Future Shock author Alvin Toffler died recently, and fyi, future shock is a reference to "too much change in too short a period of time." …Toffler argued that society is undergoing an enormous structural change, a revolution from an industrial society to a "super-industrial society". This change overwhelms people. He believed the accelerated rate of technological and social change left people disconnected and suffering from "shattering stress and disorientation"—future shocked. Toffler stated that the majority of social problems are symptoms of future shock. In his discussion of the components of such shock, he popularized the term "information overload."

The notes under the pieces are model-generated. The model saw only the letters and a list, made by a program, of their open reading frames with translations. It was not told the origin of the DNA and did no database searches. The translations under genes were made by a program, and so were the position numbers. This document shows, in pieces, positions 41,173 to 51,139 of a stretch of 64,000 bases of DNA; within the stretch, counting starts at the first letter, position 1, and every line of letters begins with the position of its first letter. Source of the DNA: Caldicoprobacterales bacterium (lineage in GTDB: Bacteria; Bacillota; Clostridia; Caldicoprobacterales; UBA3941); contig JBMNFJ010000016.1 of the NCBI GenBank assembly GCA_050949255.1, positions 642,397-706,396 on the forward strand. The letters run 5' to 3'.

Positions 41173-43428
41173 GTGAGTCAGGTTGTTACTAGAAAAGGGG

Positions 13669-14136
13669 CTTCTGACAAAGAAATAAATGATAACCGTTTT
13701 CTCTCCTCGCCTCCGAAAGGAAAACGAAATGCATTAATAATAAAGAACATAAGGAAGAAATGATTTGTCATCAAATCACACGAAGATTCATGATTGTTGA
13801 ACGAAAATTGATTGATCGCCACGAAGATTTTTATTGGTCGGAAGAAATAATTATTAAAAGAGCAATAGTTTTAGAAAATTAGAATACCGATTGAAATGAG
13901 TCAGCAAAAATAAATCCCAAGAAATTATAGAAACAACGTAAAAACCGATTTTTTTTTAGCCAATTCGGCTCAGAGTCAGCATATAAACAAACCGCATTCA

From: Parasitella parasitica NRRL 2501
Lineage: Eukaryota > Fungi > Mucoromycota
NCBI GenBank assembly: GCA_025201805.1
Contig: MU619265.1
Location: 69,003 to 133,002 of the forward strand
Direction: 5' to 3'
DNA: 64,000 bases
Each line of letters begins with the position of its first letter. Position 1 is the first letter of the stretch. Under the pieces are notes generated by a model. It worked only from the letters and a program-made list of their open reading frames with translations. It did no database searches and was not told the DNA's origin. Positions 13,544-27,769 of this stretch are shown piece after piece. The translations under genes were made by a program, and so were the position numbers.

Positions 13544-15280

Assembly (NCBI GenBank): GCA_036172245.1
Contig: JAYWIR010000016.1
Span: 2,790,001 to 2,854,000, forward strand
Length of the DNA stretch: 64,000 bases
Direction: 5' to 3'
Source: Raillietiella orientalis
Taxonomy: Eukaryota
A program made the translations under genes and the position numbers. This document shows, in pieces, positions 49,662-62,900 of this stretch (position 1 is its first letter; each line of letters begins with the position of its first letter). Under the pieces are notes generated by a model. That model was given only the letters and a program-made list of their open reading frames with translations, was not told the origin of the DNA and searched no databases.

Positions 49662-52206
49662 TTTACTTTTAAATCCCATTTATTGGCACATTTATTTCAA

The events of the past weeks – the two incidents of police shooting, the shootings of police officers and the protests that erupted – gave us pause to reflect on Toffler and his predictions, as well as technology’s role in the events. We read a piece not too long ago that contended that, with the population shifts of people to metropolitan areas, that super metropolises/city states would be the major political forces in the not too distant future, but we contend instead that the tech superpowers – the Googles and Facebooks and various social networks – are fast becoming the major forces and vehicles for selectively disseminating information. While we are certainly not a proponent of governmental oversight, we might suggest that, at this juncture, before they become even more powerful and potentially even more manipulative, lest we forget that Mark Zuckerberg assured Angela Merkel (not realizing that he was on an open mike) that Facebook was indeed capable of suppress speech – selectively – and even more recently joked that Facebook could affect elections by announcing that they were being postponed – and that people would believe him, which gives you an idea of how powerful he believes he is - and how dumb he thinks the average Facebook user is, and for all we know, he may be right. Frightening, that someone so seemingly bereft of moral character is in control of such a large portion of the planet’s population and at the risk of repeating ourselves, Facebook's Filter Bubble Is Getting Worse.